I love going to Longstock to draw, focusing on the patterns, textures and colours of this busy working environment. I am running a course there on 13th to 16th July. It is a chance for you to create a piece of art based on research on site, and reflection in the studio. There will be a large element of sketching and visual note taking, followed by painting.
Dr Katherine Harloe, Associate Professor of Classics and Intellectual History, University of Reading
Browsing the exhibition Defining beauty: the body in ancient Greek art on a rainy afternoon, an Athenian red-figure mixing-bowl caught my attention. It shows the death of Kaineus, a mythical Thessalian hero who had the misfortune to be present at the wedding feast of Peirithoos, King of the Lapiths, and his bride Hippodameia. The celebrations famously ended in a fracas when the centaurs among the wedding guests became drunken and violent, attempting to rape their hosts’ wives. The ensuing battle, which the Lapiths won, came to stand for the conquest of savagery by civilisation. It features as such on the decoration of important civic and religious buildings, including the Parthenon and the temple of Apollo Epikourios at Bassai. On this vessel, made for mixing wine at a drinking party, it warns of the dangers of overindulgence.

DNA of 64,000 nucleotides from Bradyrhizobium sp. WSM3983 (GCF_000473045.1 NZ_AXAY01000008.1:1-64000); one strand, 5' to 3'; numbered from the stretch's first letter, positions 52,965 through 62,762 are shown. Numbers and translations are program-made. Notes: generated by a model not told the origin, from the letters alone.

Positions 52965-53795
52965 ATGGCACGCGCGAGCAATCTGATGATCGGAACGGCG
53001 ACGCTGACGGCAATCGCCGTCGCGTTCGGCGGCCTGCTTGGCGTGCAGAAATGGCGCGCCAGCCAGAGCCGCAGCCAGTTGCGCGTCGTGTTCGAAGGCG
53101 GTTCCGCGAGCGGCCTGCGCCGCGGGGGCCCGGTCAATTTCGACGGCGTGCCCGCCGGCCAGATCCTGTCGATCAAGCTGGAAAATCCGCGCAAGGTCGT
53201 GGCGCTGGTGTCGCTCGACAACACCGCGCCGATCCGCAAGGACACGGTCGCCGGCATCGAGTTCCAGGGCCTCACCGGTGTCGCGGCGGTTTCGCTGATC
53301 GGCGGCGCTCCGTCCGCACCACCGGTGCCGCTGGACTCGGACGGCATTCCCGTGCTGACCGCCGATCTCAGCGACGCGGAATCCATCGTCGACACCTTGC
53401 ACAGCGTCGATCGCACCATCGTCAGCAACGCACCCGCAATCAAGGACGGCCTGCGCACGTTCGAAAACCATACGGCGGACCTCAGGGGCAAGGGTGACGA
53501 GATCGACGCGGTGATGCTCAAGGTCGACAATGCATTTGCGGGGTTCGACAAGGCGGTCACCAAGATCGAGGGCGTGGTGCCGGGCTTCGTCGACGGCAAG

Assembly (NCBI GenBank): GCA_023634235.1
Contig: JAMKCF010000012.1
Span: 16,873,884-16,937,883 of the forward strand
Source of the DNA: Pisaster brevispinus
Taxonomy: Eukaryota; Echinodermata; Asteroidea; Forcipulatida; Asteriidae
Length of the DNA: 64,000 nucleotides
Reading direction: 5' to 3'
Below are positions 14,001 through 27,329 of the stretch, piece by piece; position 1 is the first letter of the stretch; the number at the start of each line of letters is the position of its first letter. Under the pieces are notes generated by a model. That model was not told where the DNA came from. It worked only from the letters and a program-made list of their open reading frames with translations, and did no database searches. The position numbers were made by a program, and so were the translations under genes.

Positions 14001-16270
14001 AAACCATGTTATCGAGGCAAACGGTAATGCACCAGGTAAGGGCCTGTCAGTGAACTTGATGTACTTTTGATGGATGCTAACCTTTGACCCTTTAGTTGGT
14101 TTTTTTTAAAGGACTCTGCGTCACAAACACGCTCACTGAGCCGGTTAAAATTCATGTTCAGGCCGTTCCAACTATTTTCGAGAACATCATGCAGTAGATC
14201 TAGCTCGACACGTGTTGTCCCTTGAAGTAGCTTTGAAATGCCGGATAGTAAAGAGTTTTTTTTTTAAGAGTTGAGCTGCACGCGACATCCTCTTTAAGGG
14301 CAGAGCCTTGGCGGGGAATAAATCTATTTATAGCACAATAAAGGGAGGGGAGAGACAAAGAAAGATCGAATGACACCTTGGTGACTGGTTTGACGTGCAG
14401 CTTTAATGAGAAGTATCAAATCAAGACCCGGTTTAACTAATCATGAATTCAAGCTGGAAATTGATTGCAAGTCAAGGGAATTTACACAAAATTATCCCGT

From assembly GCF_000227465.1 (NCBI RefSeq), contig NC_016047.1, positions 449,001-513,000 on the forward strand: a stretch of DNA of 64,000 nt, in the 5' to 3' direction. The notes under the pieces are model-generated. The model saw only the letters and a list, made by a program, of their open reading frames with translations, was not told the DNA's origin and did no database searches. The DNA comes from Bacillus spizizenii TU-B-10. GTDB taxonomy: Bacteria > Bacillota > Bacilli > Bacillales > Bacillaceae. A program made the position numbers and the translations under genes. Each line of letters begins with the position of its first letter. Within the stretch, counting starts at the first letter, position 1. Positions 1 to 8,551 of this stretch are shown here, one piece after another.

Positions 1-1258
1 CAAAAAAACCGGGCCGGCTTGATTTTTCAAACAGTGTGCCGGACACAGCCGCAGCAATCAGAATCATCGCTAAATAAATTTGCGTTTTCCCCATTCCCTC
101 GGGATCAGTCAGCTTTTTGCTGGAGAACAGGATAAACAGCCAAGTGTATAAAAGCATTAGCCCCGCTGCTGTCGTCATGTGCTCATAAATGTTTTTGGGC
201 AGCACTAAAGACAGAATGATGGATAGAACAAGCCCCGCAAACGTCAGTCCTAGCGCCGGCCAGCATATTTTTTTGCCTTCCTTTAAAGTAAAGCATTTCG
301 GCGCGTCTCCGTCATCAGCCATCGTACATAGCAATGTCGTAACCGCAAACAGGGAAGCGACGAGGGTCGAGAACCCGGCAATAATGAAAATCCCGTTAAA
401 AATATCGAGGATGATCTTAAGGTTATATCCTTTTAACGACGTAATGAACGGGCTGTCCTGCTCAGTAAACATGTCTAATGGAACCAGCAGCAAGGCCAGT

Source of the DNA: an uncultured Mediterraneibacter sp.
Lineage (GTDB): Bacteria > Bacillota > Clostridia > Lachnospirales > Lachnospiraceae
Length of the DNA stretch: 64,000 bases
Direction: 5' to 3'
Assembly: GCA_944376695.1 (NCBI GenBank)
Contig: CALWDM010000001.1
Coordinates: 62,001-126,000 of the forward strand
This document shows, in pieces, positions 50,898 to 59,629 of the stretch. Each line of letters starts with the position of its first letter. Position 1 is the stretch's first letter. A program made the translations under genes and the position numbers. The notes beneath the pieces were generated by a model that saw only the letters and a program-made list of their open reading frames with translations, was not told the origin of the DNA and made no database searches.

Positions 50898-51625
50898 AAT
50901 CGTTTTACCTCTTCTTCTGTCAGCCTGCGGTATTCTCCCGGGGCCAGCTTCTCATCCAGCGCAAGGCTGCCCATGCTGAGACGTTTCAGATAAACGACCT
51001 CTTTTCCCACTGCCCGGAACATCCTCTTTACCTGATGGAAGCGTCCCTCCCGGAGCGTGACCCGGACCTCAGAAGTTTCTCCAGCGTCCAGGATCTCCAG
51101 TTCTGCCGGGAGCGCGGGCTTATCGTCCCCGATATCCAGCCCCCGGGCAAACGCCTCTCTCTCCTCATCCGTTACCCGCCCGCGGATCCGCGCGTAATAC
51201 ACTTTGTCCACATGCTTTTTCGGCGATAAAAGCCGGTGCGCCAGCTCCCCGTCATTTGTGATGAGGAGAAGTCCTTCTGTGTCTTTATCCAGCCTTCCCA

It is holiday time of year – Packing is an art form – I ALWAYS take too many things with me on holiday.
When I go on holiday I have plans, aspirations, good intentions, and hopes – I’m sure you know what I mean. I used to pack accordingly, and on arrival I was almost too scared to open my very heavy art bag.
This does not need to happen. Less is more, as always.
List of Five Essential Items
1 sketchbook, no bigger than A4 (possibly a handbag size one as well but you will NEVER use both)